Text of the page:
The new ruling will mean that anyone who overshoots the 30-day limit will be slapped with a €40 (£27) compensation fee, as well as an 8% surcharge on the cash they still owe. Since businesses are currently owed something in the region of £24bn in late payments, that's certainly positive – particularly for those who are used to dealing with large retailers, some of whom are known to take as long as 90 days to cough up. Then again, it cuts both ways: for small firms who have, for one reason or another, been able to agree longer payment terms with their suppliers, cashflow could get tighter when the new legislation comes into force.
Still, for those businesses working with public sector bodies, it’s going to come as a bit of a blow if David Cameron scraps the current payment target to comply with EU rules - although there's been no indication yet that he's planning to. Any other cash-strapped supplier of that size would be sorely tempted to extend their deadline, to free up a bit of short-term cash - but unlike businesses, the Government doesn't really have to worry about running out of the readies (since it can always borrow or print more).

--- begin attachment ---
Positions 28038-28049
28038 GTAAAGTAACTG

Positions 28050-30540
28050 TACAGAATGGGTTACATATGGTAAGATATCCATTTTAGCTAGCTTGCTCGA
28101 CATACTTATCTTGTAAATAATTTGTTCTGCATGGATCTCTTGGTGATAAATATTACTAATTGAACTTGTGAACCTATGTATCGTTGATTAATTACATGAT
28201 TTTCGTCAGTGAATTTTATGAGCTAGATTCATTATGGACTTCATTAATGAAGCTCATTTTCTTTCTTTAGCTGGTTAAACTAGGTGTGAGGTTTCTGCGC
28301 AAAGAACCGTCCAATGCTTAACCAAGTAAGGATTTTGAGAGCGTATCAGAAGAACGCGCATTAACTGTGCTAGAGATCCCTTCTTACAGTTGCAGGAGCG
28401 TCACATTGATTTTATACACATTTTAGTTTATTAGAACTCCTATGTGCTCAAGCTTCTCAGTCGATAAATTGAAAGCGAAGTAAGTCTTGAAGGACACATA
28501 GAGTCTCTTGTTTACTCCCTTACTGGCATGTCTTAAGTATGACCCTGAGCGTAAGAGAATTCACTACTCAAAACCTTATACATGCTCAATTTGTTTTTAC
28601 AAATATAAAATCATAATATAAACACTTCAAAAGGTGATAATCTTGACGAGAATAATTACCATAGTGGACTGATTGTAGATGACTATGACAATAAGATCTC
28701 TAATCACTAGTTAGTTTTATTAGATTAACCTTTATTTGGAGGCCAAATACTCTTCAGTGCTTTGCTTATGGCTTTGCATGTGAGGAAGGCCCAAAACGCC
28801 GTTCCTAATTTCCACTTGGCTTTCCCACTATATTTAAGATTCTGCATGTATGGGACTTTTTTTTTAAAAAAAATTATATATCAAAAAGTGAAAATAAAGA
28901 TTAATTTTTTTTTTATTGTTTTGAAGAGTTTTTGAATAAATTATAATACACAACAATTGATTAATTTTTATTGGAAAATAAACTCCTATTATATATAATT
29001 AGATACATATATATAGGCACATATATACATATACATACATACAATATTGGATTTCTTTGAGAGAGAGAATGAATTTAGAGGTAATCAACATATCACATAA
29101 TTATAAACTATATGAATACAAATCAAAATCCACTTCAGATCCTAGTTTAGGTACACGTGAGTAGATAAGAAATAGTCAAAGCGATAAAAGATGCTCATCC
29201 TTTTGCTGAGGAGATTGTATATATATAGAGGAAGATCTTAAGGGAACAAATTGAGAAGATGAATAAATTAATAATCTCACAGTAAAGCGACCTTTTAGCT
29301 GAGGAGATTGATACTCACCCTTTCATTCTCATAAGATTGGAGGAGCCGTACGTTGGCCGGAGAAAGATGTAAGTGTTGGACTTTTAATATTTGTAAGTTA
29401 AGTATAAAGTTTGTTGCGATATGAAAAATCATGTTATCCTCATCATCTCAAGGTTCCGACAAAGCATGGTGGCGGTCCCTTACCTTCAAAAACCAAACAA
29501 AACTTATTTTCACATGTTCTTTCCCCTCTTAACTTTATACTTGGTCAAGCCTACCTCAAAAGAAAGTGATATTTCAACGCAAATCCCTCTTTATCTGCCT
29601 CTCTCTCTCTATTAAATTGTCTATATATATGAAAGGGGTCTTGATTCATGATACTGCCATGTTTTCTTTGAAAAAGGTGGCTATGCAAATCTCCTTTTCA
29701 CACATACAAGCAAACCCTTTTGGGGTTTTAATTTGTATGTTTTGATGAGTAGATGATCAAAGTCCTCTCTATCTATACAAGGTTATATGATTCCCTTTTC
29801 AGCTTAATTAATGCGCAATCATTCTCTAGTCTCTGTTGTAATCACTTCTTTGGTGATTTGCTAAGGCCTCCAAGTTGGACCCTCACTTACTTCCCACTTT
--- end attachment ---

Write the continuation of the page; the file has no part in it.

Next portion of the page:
That said, surveys by the FPB have shown that the 10-day target, instigated by Gordon Brown in 2008 as part of a package to help struggling businesses, hasn’t been a roaring success: of all invoices to English councils, just 44% have been paid within the allotted timeframe, and less than a third of those to the NHS. So perhaps reverting to 30 days wouldn't make much difference,in practice.
What's more, given the extent of the spending cuts due in October, any business that manages to hang on to a public sector contract will probably just be thanking their lucky stars that they’ve got one at all – never mind what the payment terms are.